Marfa, Texas

Marfa, Texas

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Marfa, the county seat of Presidio County, is at the junction of U.S. Highways 90 and 67 in the northeastern part of the county. It was established in 1883 as a water stop and freight headquarters for the Galveston, Harrisburg and San Antonio Railway. Reportedly, the wife of a railroad executive suggested the name Marfa from Fyodor Dostoyevsky's The Brothers Karamazov, which she was reading at the time. Another version of the story claims that the town was named for the character Marfa Strogoff in Jules Verne's Michael Strogoff. Marfa is in an area that has been called one of the last American frontiers. It is situated at an altitude of 4,830 feet above sea level in a semiarid region with many dry streambeds that the summer thunderstorms fill and further erode. To the north are the Davis Mountains, to the southeast the Chisos Mountains, and to the southwest the Chinati Mountains. Marfa lies semiprotected within these escarpments on a great highland plain known as the Marfa Plateau. By 1885 Marfa had one or two saloons, a hotel, and a general merchandise store—Humphris and Company. Poker bets in the saloons were often made with deeds to town lots. At the St. George Hotel stayed drummers—traveling salesmen—who came by train, established their headquarters in the hotel, and from Marfa made stagecoach trips to Shafter, Fort Davis, Valentine, and Presidio to show their wares. Humphris and Company's store also contained the bank, the post office (established in 1883), and a restaurant. In 1885 Marfa replaced Fort Davis as the Presidio county seat, and in July of that year the public records were moved from Fort Davis to Marfa. Also in 1885 a three-story Renaissance-revival courthouse was built at Marfa. It cost $60,000, and in the early 1990s it still housed the county offices. In 1885 and 1886 Marfa gained churches, a school, and a newspaper. C. M. Jennings began publishing the New Era, the town's first weekly newspaper, in 1886. Over the years, it changed hands several times until the weekly finally merged with the Big Bend Sentinel under the management of T. E. Childers. In 1900 the population of Marfa was 900. Eventually the town had literary clubs, fraternal organizations, telephone service, and a bank. By 1920 Marfa reported 3,553 residents.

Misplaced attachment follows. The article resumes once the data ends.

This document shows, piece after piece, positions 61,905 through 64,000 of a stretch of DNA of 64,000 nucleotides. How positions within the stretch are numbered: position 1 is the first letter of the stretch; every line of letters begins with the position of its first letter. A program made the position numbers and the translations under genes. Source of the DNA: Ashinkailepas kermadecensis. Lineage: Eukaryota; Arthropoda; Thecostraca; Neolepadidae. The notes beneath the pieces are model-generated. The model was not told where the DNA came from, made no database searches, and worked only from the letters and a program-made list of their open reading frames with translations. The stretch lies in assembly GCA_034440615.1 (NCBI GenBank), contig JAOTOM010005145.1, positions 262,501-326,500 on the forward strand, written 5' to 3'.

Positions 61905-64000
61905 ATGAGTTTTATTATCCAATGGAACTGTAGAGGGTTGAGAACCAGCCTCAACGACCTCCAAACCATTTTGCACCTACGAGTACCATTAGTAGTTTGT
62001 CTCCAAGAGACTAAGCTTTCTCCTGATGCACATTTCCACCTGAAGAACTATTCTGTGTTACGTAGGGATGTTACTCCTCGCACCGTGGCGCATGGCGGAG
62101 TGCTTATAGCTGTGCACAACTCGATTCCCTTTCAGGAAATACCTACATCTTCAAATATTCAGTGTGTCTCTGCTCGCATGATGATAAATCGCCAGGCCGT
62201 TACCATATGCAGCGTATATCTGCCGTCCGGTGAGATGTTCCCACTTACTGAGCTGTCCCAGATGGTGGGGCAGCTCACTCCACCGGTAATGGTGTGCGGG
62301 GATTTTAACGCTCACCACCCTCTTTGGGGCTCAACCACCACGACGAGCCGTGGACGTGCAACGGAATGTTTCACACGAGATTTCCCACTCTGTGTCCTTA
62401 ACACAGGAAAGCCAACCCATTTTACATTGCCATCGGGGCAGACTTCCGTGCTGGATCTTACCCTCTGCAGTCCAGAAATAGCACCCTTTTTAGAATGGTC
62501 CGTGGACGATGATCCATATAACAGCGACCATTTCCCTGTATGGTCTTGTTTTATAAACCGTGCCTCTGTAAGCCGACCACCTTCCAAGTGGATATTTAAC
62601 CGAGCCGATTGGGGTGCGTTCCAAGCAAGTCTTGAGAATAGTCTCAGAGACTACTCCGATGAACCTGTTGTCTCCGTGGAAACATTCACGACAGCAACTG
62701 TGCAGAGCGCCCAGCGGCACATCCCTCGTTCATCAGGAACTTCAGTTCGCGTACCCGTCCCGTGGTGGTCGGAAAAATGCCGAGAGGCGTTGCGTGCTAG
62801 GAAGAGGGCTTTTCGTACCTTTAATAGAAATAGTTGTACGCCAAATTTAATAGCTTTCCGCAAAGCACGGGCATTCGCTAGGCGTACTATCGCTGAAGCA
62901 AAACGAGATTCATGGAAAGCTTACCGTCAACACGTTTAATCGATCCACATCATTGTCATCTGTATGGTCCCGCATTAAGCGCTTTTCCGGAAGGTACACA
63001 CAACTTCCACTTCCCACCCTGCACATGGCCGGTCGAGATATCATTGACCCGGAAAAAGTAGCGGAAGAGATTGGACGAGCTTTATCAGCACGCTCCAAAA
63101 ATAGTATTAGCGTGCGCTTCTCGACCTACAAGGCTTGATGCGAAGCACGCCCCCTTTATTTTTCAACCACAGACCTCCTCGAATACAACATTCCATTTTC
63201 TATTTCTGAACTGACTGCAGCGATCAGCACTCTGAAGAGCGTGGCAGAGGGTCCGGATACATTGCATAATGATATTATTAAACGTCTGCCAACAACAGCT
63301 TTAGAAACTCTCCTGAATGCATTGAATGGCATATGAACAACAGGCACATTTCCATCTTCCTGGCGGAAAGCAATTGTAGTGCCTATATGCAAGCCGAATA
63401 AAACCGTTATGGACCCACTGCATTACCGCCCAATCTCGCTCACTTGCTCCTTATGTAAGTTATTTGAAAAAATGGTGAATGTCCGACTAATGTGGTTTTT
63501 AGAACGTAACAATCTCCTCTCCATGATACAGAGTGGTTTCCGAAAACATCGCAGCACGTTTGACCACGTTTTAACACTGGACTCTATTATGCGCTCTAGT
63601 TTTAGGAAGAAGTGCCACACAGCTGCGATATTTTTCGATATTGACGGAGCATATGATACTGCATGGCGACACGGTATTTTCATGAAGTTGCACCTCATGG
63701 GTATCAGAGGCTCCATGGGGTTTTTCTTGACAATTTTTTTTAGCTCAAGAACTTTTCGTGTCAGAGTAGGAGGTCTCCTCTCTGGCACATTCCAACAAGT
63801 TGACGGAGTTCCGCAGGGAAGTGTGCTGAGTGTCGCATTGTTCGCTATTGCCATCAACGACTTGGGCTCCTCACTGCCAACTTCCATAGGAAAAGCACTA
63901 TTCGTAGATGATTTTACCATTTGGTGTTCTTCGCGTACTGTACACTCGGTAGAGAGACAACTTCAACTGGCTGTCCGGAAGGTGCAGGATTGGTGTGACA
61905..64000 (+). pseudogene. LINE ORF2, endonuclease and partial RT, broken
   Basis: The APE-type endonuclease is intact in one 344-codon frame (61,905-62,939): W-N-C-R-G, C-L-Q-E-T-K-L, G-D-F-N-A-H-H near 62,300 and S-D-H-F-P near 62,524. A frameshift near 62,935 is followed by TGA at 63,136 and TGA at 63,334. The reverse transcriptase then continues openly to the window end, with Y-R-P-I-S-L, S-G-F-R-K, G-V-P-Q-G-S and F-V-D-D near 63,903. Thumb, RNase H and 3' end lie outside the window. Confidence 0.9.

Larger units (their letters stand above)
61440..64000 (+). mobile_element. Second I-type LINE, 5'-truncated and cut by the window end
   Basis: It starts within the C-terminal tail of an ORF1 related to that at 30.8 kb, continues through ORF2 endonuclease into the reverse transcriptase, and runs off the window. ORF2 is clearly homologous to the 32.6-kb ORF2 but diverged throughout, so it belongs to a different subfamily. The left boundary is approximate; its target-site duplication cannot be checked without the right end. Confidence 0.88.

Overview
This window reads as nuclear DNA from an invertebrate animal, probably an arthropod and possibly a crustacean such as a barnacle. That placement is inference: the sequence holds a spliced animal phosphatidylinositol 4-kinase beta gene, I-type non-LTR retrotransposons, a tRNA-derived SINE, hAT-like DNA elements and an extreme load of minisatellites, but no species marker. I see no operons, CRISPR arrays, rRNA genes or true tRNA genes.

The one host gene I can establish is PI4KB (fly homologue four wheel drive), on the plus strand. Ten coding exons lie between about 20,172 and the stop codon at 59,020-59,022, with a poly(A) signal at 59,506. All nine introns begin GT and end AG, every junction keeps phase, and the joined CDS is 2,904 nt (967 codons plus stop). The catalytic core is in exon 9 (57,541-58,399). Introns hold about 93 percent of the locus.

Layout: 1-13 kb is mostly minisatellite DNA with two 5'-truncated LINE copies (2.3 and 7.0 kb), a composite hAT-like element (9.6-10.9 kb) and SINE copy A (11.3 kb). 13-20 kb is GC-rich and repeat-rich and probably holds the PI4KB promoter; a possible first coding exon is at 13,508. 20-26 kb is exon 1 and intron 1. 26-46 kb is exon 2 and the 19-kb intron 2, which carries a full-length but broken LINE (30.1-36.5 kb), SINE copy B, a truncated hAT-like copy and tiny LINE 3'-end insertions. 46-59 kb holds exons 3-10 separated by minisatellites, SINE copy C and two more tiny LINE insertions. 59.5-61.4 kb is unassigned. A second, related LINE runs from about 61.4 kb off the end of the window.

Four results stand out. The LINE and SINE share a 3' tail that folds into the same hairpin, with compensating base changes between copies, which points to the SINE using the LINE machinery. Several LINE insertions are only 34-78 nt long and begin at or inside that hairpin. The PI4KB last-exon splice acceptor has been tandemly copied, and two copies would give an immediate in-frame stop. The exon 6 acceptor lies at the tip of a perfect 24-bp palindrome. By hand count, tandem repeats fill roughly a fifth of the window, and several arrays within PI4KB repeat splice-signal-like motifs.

Since the southern border of Presidio County was the Rio Grande, during the Mexican Revolution the United States government in 1911 sent cavalry troops to Marfa; it also built canvas hangars there from which biplanes flew reconnaissance missions. The military presence in Marfa and Presidio County was continued and enlarged by the establishment of Camp Albert (later renamed Camp Marfa and then renamed Fort D. A. Russell). These installations were on the southwest edge of town. The Marfa population continued to grow, and in 1930 the town had 3,909 residents. During the 1940s the government stationed the Chemical Warfare Brigades in Marfa and constructed a prisoners of war camp nearby. World War II also saw the building of Marfa Army Air Field ten miles east of Marfa; it was an advanced flight-training base. The military presence boosted Marfa's population to a record high of 5,000 in 1945. Both military installations were closed the next year, however, ending a vital economic and cultural influence to the area.

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Lee Bennett | © TSHA

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Adapted from the official Handbook of Texas, a state encyclopedia developed by Texas State Historical Association (TSHA). It is an authoritative source of trusted historical records.

Belongs to

Marfa is part of or belongs to the following places:

Currently Exists


Place type

Marfa is classified as a Town


Latitude: 30.31077620
Longitude: -104.02495000

Has Post Office


Is Incorporated


Population Count, 2021 View more »